I took a midway break throught the Galatians study, but it is time to get back to business. :-) Chapter 4 really begins with the end of chapter 3. 3:26-29 is a transitional passage of certain importance. Paul brings about another climax in thought for the Judaizers, as well as the Gentile believers, here. In context, he provides the ultimate definition as to what a genuine believer looks like (contrary to the Judaizers' concept)...and it is this definition that all of the Galatian believers need to internalize. "You are all sons through faith in Christ Jesus" (3:26 ). Jesus is the unifier, not regulations or traditions. Paul spells it out clearly -- everyone who has been baptized into, converted to Christ...regardless of race, gender or social status...is a son or daughter of God. This effectively ties together the whole of chapter 3...there can indeed be unity even though there is some significant diversity in these churches. Paul, once again, invokes Abraham to make his case, as all of these believers are not only children of God, but children of the promise to Abraham (as he revealed earlier in chapter 3). Kingdom living triumphs over all other philosophies, attitudes and practices.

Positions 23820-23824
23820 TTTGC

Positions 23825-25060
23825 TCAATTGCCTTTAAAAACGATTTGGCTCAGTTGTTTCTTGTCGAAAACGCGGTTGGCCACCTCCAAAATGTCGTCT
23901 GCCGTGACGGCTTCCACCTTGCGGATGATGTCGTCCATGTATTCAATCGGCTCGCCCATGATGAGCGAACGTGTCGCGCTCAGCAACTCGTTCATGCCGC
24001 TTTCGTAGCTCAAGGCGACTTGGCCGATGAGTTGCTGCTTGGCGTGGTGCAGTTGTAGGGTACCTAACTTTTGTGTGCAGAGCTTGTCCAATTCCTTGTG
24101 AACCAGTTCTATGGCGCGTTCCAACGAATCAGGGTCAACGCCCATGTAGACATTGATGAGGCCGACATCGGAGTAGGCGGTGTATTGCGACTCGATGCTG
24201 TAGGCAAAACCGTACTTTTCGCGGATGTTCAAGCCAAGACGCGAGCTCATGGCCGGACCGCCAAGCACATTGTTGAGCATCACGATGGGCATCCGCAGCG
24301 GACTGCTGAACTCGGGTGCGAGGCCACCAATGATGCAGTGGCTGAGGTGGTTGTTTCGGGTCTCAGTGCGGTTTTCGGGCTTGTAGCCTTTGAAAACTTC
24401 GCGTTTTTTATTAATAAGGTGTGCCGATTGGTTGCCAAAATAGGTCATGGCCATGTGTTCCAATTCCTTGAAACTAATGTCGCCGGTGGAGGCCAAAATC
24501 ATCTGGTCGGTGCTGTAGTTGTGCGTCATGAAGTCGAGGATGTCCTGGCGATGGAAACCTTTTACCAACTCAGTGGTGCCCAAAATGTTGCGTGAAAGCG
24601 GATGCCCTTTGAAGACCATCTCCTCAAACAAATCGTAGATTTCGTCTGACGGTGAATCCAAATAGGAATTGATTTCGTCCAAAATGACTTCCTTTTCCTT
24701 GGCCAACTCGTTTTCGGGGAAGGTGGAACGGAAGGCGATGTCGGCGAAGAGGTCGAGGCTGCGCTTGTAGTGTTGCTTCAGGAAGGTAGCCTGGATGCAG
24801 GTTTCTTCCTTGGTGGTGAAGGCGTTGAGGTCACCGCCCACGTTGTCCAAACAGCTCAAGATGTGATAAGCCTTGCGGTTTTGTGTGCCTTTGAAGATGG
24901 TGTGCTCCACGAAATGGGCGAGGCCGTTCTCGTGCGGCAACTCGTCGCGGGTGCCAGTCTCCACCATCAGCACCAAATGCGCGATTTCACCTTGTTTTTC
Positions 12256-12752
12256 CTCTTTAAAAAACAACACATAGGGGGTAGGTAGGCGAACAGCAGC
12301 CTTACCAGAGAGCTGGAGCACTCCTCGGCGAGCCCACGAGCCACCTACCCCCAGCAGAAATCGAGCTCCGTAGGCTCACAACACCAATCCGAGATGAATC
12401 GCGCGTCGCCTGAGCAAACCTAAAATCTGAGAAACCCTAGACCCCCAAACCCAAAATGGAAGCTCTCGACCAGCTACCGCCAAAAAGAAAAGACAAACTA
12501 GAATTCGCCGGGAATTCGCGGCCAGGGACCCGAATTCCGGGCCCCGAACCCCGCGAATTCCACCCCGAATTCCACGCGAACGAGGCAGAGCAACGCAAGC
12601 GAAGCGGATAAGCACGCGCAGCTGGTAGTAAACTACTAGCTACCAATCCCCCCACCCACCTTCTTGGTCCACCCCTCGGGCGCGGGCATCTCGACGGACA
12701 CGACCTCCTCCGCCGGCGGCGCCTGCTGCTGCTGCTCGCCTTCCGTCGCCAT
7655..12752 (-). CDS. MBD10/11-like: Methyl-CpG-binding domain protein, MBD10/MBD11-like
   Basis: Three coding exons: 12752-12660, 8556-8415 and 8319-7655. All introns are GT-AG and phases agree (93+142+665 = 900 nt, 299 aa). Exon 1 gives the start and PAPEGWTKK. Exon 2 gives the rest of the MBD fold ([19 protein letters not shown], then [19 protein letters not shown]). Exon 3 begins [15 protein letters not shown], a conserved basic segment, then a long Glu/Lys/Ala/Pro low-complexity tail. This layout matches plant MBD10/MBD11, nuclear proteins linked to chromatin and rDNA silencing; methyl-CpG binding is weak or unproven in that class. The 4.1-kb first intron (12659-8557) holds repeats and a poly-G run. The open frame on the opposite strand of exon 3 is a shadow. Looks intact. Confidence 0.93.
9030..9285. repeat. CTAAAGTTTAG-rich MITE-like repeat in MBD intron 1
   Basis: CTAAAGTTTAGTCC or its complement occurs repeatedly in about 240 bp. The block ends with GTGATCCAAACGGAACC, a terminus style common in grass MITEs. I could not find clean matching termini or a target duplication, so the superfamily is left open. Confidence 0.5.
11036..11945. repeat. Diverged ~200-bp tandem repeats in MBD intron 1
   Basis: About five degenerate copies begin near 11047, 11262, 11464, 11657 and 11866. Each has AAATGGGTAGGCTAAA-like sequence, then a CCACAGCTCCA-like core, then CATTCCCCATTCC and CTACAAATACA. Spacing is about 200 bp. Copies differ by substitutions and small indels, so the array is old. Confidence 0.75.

He continues this thought process into chapter 4, by saying that even though Judaizers and Gentiles might have literally or figuratively been children of Ishmael at one point, they are no longer so...now they are all children of Isaac or children of the seed of Abraham. (He will come back to this point at the end of the chapter). They were once slaves, but now they all are sons...and it is because of this, that they are all heirs of the kingdom. Some of the Gentiles may have followed the elementary principles of their day with regard to philosophies, traditions, cultic practices (see Paul at Athens in Acts 17), but now relationship with Jesus puts all of those concepts in their proper perspective -- they are worthless in comparison to a relationship with God in Christ (vv.8-11). Just a side note regarding vv.10-11...I have heard these verses taken out of context in order to describe why Christians should not keep holy days (such as Christmas, Easter) today. It is important to note that in the Roman letter, Paul says that people can keep special holy days if they so choose to do so, and not do so if they choose not to practice such (Romans 14:1ff). The issue, once again, is not holidays or circumcision, but living with respect for each other in love. Paul's point is that he does not want the Judiazers over-emphasis concerning keeping holy days to be a dividing line for the church. The Gentile believers have allowed themselves to be easily influenced by the Judaizers in this respect. The Judaizers should not enforce their holidays and other practices on the Gentile believers as a litmus test to determine whether or not they are genuine Christians. Paul recognizes the severity of the problem for the Galatian churches (vv.17-20), and his tone reflects the critical nature of his concern.